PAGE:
I love the durability of diamonds, as well as the scintillation and fire. I’m sentimental and want to wear my rings all the time.
I also love coloured gemstones and chose a Ceylon sapphire in a diamond halo for my first engagement ring. My second husband has a preference for diamond solitaires, and since my mum had given me her three stone diamond and sapphire ring a few years previously and my ring from my first marriage had been sapphire too, a diamond only ring was a good choice.
I wear my mum’s ring almost every day but I do remove it more than I remove my diamond solitaire. The diamonds in this heirloom ring are around 100 years old and they are immaculate even though mum gardened in this ring without gloves! The sapphire, which ranks very close to moissanite in the MOHs index has had to have scratches polished out and the edges of the facets have blunted a little over the years. We think the sapphire dates from the 1940s or 1950s, when the ring was first set.
Gemstones have fascinated many different cultures over the millennia and been highly valued. They are extraordinary things to occur in nature. The age and formation of diamonds and other gemstones adds to their allure.
I think people overdo the “diamonds aren’t rare” thing. Industrial grade diamond is common and cheap, but only a tiny proportion of rough diamond is gem quality, and a tiny proportion of that is capable of being cut to high performance stones, so GIA Excellent or AGS 000 diamonds are very rare, exponentially so as you go up in carat size. Diamond producers may still attempt to maintain prices through controlling supply to a degree for all I know, but De Beers lost its monopoly many years ago. I think it even lost its position as the largest producer a couple of years or so ago.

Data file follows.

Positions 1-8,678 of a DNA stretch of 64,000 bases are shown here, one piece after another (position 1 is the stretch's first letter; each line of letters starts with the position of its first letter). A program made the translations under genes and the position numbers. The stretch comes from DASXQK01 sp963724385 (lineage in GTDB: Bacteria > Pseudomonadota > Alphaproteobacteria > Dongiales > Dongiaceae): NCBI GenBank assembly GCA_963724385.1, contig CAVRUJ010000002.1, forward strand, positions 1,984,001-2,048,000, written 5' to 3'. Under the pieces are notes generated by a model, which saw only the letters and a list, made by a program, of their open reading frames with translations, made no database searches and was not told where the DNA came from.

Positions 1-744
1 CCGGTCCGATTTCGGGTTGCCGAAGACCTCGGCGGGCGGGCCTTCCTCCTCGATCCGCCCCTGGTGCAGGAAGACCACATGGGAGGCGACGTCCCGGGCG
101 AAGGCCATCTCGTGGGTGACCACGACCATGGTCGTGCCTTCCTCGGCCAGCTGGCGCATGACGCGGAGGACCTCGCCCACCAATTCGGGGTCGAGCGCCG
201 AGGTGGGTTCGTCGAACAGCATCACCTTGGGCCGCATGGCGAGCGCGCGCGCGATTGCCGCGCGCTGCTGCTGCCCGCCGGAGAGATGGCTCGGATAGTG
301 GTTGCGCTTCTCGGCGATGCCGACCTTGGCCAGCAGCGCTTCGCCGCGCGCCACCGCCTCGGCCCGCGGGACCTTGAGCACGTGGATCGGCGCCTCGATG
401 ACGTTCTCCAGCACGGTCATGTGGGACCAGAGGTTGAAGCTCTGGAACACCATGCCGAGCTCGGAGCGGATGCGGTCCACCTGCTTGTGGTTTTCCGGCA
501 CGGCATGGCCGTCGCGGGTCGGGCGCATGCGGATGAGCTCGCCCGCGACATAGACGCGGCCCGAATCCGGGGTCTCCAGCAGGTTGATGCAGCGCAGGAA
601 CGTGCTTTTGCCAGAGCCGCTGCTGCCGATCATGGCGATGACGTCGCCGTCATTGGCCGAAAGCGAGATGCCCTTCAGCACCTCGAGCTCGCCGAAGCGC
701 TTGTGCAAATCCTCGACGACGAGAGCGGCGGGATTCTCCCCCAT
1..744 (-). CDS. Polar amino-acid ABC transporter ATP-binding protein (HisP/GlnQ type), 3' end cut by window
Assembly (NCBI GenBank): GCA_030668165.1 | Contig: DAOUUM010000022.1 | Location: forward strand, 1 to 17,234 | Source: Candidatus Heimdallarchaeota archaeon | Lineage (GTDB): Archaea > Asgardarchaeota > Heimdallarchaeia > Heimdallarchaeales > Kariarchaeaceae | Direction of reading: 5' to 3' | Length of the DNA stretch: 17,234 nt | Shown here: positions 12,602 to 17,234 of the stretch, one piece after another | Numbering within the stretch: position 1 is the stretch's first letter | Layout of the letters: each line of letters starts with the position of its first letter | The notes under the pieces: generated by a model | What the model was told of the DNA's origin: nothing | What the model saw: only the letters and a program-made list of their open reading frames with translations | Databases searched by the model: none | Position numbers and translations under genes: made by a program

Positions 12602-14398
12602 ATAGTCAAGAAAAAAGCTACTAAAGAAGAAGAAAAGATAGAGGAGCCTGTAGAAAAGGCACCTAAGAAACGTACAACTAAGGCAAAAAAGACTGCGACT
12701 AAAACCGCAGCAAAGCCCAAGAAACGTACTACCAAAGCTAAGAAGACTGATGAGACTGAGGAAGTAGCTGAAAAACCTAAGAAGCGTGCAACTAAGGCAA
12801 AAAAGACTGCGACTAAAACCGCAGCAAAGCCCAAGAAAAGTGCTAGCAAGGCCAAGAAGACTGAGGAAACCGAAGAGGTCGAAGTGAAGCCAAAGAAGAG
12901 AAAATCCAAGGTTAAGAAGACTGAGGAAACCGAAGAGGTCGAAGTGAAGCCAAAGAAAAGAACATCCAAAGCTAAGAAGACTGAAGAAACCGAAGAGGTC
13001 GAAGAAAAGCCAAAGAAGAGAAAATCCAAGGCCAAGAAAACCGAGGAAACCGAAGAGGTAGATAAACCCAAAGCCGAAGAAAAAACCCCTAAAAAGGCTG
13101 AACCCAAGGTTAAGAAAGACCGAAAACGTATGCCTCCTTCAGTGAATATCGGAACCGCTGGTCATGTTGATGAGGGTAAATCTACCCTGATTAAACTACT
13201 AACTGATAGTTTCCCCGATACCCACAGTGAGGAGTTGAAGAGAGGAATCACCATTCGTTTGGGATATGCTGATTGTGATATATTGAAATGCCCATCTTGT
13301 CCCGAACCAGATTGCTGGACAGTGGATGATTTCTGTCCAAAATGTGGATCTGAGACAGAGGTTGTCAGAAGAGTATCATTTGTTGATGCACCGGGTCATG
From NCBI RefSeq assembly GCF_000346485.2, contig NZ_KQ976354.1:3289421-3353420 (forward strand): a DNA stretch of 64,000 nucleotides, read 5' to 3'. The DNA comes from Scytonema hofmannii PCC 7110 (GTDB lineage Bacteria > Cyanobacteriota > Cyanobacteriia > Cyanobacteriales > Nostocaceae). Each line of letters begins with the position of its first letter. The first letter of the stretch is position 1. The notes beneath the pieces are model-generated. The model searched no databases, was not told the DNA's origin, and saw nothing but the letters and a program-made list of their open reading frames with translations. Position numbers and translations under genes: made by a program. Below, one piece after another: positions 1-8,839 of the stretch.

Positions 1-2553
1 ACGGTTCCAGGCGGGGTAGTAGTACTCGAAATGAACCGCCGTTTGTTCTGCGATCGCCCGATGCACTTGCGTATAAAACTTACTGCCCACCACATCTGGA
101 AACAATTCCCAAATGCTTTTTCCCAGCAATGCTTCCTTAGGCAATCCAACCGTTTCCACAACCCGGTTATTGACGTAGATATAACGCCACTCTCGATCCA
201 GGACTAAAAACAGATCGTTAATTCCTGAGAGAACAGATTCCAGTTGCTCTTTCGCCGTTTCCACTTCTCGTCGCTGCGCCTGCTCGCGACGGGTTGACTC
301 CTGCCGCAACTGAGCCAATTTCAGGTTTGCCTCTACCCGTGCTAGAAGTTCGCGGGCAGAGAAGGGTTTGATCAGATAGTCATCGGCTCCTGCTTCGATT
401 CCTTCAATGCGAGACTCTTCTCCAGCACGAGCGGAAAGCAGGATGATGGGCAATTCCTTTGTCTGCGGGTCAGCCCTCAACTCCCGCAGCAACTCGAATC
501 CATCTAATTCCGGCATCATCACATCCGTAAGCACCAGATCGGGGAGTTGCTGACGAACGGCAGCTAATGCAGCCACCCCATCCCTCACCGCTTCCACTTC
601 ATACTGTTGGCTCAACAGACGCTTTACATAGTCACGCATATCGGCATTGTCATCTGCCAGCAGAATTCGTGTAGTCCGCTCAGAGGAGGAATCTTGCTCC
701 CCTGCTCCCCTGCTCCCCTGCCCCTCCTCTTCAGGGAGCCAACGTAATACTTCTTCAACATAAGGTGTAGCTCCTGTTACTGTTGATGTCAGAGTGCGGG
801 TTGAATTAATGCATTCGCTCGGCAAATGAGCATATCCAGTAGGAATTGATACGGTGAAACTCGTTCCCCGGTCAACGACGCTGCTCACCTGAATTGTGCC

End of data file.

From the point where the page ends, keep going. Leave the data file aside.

I’m sure diamond alternatives will continue to increase their market share as they now offer fantastic performance for the price and some (moissanite) offer good durability, although diamond is still more than 3 times harder.
My favourite alternative on looks alone is well-cut CZ, it’s just a shame the durability is dismal.
I hope we see a return to more coloured gemstones in engagement rings (UK Bee here), I adore diamonds but I do love to see a lovely sapphire, emerald or pigeon’s blood ruby and I’m a bit bored of the ubiquity of diamond or colourless stone solitaires or halos among the under 35s. In my mum’s time, coloured gemstone with diamond engagement rings were the norm. The Queen, the Duchess of Cornwall and the Countess of Wessex have all diamond engagement rings, but the Duchess of York, Princess Anne and Princess Diana all had coloured gemstone rings.